A pet prenup

Experts and lawyers say pet owners, married or not, must prepare for the worst-case scenario by laying out in writing what will happen if their relationship doesn't outlast Fido.

Elizabeth Elliott, a Seattle animal law attorney, says most pet owners neglect to do this, relying instead on a goodwill custody-sharing arrangement. "That works fine," she says, "until one party refuses to give the dog back. "

Karp warns anyone sharing a pet to be crystal clear about ownership. "At the beginning of the relationship, you really have the best expectations and think you are going to be together forever. But then the cops show up over who owns the dog or cat, and the law will most likely view the matter in terms of who has possession."

Ownership is defined by purchase or, in the case of a shelter animal, who paid the adoption fee, so the best evidence is a bill of sale or an adoption record, Karps says.

Elliott also recommends the agreement be enforceable across the U.S., "because what happens when one party leaves the state? You have to have the foresight to think about all the different scenarios that could play out."

The courts have yet to institutionalize the standard of "the best interest of the dog," as they have for children, but it's the benchmark experts like Jennifer Keene, a dog trainer and the author of "We Can't Stay Together for the Dogs: Doing What's Best For Your Dog When Your Relationship Breaks Up," advocate when it comes to working out new pack arrangements.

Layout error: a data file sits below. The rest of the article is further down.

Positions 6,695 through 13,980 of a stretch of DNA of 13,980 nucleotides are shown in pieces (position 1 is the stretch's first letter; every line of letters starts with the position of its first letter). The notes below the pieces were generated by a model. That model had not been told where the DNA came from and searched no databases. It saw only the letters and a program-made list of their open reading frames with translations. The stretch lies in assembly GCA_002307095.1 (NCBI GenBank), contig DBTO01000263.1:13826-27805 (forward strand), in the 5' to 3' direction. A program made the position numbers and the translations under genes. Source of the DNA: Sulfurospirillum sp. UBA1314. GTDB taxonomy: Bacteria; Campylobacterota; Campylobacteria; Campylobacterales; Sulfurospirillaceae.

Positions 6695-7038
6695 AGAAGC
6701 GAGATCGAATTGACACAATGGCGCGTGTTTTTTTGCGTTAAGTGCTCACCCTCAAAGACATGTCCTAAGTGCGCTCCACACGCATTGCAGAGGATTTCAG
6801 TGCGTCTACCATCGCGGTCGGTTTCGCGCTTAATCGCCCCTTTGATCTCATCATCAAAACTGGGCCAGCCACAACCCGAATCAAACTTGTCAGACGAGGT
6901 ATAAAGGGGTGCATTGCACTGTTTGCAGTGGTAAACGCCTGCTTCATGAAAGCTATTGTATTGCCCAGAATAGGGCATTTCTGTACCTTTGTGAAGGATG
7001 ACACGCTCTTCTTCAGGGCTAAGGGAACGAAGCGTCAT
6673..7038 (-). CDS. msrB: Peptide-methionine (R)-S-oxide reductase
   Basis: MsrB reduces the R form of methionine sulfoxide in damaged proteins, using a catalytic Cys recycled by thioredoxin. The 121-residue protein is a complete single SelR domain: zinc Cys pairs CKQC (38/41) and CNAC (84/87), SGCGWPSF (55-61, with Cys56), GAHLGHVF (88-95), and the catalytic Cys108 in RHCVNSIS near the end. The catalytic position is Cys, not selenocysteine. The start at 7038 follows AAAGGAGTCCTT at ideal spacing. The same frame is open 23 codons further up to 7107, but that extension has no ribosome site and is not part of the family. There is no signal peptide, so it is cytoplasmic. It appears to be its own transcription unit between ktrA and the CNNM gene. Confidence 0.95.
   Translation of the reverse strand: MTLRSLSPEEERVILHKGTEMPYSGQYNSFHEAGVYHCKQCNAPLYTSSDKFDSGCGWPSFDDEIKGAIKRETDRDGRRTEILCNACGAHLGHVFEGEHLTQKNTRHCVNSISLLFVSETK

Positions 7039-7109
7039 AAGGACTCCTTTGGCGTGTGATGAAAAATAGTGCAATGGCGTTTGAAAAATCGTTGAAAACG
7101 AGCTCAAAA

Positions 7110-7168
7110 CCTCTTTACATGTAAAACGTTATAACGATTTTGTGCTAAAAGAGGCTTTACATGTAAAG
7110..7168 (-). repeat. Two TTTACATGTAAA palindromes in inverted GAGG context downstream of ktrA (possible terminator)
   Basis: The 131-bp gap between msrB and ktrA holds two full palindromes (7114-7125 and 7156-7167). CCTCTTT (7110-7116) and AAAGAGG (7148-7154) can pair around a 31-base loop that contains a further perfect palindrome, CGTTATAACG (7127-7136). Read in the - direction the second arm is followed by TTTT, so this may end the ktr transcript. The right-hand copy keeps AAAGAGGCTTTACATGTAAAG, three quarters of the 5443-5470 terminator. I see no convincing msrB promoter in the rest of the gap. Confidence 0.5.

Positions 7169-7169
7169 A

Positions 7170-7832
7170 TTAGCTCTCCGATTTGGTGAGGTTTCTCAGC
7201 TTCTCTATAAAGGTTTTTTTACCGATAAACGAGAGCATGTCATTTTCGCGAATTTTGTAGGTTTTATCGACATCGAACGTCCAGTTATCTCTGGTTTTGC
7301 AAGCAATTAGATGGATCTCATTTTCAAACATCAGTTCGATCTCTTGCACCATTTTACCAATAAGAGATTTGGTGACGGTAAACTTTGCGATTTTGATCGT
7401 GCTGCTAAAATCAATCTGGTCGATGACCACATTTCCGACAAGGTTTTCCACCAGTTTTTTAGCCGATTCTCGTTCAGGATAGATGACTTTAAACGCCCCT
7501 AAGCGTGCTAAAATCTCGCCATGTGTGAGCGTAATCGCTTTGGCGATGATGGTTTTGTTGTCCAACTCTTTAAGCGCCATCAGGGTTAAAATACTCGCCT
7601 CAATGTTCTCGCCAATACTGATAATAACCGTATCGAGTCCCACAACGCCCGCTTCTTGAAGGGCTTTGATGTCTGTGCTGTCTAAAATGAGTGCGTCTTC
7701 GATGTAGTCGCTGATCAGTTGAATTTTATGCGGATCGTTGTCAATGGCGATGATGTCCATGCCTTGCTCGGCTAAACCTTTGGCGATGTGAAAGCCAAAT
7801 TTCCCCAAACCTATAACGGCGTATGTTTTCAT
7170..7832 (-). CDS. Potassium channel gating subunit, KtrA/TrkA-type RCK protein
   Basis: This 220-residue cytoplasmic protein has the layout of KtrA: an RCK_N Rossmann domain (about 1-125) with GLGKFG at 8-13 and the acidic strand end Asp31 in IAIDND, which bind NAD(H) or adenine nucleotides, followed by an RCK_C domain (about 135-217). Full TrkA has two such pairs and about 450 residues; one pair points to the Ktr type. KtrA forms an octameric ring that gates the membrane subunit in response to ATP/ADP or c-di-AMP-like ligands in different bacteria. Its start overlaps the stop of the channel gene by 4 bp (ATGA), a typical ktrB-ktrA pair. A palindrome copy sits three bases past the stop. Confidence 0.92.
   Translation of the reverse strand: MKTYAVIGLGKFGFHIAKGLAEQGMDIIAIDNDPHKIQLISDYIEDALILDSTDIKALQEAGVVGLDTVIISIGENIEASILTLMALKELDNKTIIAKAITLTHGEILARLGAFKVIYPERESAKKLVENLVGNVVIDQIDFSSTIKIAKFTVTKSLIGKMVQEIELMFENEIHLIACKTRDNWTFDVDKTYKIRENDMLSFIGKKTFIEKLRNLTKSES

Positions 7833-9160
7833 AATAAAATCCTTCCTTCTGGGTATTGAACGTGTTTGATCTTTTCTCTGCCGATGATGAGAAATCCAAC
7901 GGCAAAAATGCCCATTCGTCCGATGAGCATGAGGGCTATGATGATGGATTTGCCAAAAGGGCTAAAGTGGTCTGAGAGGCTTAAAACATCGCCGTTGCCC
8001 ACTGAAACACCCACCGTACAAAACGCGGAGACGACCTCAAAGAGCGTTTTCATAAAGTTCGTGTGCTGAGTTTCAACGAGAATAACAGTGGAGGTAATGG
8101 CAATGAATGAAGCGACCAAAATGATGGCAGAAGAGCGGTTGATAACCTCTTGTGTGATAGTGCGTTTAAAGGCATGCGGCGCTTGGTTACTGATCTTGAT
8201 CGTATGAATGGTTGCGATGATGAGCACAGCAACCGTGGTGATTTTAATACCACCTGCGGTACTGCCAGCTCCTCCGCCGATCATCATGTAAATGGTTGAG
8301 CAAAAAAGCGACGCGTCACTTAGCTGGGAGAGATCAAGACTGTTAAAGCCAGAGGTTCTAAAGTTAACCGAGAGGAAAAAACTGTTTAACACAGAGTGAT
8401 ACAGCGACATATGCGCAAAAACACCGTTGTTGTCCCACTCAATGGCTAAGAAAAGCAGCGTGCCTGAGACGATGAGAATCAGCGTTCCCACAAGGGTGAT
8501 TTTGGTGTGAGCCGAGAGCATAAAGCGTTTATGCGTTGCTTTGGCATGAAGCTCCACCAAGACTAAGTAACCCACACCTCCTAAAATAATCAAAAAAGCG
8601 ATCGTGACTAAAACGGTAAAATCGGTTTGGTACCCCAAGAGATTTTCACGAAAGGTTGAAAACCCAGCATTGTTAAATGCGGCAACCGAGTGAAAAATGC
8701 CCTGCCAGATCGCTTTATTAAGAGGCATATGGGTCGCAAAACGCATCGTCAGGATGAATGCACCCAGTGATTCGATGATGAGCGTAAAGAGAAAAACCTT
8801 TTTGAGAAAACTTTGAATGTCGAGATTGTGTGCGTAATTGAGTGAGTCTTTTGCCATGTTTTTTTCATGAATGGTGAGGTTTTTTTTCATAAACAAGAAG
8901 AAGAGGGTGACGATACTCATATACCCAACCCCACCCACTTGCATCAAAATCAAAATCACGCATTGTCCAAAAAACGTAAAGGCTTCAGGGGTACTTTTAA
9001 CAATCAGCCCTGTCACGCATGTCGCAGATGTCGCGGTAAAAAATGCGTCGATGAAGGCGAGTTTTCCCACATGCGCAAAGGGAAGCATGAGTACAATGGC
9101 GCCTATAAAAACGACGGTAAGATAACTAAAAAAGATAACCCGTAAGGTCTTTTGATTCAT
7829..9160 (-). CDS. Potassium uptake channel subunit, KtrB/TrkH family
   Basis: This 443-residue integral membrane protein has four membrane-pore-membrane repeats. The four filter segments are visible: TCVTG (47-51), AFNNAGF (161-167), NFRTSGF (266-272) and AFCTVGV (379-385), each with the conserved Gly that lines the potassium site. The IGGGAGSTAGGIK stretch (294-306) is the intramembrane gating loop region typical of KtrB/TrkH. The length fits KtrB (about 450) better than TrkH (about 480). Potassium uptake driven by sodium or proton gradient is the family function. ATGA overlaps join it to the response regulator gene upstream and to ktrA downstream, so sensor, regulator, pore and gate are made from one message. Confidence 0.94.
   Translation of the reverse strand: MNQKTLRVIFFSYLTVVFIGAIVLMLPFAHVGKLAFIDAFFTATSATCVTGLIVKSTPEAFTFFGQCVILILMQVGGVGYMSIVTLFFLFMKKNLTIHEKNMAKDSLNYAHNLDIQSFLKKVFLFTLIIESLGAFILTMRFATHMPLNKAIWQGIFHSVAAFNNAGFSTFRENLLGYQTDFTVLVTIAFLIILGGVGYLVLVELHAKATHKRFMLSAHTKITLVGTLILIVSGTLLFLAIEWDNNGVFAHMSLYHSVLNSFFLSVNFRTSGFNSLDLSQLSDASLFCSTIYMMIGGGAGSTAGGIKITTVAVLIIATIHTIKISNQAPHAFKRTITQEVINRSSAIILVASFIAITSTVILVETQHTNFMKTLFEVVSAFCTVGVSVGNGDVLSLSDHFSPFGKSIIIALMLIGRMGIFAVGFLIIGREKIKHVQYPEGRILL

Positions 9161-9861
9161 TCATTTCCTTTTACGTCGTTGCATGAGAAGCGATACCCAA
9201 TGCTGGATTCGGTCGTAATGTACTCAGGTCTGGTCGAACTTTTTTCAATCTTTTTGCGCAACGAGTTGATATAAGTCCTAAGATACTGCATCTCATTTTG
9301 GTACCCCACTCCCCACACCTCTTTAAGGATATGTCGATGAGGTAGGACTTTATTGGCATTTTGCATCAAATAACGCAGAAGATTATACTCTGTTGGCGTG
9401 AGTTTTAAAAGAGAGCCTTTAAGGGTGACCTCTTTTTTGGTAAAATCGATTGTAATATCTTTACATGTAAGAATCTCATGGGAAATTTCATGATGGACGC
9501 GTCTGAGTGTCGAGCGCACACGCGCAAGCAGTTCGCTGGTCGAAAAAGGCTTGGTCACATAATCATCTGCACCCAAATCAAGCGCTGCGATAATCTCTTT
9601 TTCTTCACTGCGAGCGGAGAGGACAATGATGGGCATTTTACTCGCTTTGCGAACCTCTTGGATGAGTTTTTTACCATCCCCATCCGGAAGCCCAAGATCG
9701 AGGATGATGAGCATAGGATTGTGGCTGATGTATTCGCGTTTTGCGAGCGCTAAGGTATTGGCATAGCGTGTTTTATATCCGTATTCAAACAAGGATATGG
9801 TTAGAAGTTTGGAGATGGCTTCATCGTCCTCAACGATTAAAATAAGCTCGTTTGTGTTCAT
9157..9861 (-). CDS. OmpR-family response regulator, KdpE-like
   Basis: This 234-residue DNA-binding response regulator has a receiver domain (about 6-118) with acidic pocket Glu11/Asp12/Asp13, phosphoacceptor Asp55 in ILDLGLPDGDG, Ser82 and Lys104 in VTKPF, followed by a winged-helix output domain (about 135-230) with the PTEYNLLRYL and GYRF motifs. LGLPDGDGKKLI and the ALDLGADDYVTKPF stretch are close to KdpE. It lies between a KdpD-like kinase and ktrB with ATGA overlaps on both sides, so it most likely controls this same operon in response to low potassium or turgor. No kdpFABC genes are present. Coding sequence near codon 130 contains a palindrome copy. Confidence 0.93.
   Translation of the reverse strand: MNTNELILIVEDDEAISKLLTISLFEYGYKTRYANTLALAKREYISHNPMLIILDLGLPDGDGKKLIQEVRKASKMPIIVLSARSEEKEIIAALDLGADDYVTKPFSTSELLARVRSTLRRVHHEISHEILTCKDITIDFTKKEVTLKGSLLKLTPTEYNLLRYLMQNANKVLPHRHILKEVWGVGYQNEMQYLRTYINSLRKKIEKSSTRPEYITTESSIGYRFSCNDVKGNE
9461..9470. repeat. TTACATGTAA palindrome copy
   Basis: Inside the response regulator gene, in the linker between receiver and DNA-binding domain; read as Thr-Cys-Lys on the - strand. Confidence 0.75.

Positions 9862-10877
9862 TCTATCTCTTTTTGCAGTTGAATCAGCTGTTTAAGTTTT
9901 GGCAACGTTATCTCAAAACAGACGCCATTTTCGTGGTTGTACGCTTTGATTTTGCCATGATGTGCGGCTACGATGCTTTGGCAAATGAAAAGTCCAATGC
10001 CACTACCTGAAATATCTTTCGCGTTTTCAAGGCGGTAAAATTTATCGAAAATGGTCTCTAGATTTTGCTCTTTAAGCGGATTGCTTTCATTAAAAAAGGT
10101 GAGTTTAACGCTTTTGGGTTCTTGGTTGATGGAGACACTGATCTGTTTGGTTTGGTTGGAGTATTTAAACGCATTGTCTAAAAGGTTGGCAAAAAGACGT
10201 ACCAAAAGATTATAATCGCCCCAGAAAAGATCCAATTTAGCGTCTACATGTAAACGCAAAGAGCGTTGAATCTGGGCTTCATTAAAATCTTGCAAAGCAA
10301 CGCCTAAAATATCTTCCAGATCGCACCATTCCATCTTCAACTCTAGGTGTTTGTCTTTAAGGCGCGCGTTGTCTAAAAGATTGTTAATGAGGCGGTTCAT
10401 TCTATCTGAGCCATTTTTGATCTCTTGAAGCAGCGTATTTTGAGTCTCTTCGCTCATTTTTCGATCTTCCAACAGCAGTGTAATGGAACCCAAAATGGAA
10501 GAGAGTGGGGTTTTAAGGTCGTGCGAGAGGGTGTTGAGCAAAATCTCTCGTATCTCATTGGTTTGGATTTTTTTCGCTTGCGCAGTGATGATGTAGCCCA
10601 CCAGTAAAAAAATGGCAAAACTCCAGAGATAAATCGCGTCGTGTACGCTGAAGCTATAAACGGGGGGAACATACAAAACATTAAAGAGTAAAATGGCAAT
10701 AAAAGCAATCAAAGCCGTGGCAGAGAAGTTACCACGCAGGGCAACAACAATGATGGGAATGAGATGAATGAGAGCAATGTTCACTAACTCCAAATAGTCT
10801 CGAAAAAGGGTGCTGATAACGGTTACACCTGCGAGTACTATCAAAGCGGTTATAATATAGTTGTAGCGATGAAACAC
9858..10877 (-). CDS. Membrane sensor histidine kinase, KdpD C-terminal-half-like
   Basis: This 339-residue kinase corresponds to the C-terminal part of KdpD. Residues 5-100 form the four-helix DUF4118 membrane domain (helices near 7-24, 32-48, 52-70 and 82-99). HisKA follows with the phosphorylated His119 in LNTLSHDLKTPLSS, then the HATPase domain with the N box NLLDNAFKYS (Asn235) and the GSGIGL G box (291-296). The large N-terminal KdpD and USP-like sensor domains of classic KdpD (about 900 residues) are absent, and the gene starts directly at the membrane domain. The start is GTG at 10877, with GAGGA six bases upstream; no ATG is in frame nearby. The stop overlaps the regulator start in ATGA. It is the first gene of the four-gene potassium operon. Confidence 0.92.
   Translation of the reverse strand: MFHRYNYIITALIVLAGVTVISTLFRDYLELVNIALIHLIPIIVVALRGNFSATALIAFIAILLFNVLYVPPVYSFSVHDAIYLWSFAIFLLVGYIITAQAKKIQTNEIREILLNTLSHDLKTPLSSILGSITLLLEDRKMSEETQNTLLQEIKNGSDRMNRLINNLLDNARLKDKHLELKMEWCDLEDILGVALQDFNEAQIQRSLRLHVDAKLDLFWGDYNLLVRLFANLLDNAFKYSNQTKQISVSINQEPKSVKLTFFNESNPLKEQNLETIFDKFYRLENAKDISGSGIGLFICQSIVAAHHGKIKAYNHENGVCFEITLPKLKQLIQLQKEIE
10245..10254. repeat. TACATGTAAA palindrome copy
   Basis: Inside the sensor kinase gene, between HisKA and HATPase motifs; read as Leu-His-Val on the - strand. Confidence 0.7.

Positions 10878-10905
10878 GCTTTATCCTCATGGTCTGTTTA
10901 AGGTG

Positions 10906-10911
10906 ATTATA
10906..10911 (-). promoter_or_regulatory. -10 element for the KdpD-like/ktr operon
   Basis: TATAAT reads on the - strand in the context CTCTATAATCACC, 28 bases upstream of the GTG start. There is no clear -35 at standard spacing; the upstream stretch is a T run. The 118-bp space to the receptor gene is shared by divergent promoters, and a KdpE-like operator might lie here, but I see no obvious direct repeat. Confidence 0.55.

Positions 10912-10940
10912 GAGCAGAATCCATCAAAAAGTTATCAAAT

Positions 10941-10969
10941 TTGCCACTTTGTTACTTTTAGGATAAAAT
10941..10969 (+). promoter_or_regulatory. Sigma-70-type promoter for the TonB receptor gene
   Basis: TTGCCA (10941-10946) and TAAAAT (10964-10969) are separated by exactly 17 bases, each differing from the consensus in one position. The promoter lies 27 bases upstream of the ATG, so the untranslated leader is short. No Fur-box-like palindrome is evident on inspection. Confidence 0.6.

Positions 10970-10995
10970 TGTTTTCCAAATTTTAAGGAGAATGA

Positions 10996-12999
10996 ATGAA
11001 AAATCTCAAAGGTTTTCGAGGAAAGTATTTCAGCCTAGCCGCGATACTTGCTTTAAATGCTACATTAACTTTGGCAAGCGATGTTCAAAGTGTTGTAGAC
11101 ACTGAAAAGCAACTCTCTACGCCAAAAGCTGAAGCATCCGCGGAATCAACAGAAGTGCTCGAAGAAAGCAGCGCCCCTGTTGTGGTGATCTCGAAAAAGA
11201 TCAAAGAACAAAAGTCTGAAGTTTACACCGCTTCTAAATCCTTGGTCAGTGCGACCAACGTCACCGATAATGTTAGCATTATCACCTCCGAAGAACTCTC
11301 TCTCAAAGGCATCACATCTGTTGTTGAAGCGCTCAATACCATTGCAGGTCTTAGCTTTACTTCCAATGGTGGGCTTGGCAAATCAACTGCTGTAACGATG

"I call it canine-centricity," says Keene, "which means thinking about how you can work together for what is best for the dog."

The extended pack

That's exactly how Keene, 31, and her ex-husband approached the end of their four-year marriage in 2005 -- they agreed on a split-custody arrangement. He got Sixxy, a 3-year-old pointer mix. Moxxy, a 4-year-old Australian cattle dog, stayed with her in Beaverton, Oregon.

The two still do what Keene advocates most strongly: communicate for the sake of the animal. "Just the other day we were talking about Sixxy taking a refresher obedience class and he wanted to get my input on the training style," she says.

They came up with their custody arrangement by considering each dog's personality. "If your dog is really attached to one of its owners, like Moxxy was to me, then it's going to be much more stressful for the dog to be separated from that parent," Keene says.

Keene hasn't seen Sixxy in years, but every year she mails birthday and Christmas presents to the pooch, who now lives three hours away in Washington state. "The little gesture of sending gifts," she says, "is one way I can stay connected to Sixxy."

LifeWire provides original and syndicated content to Web publishers. Hannah Seligson is the author of "New Girl on the Job: Advice from the Trenches." Her work has appeared, in among others, "The New York Times," "The Wall Street Journal" and "The Boston Globe."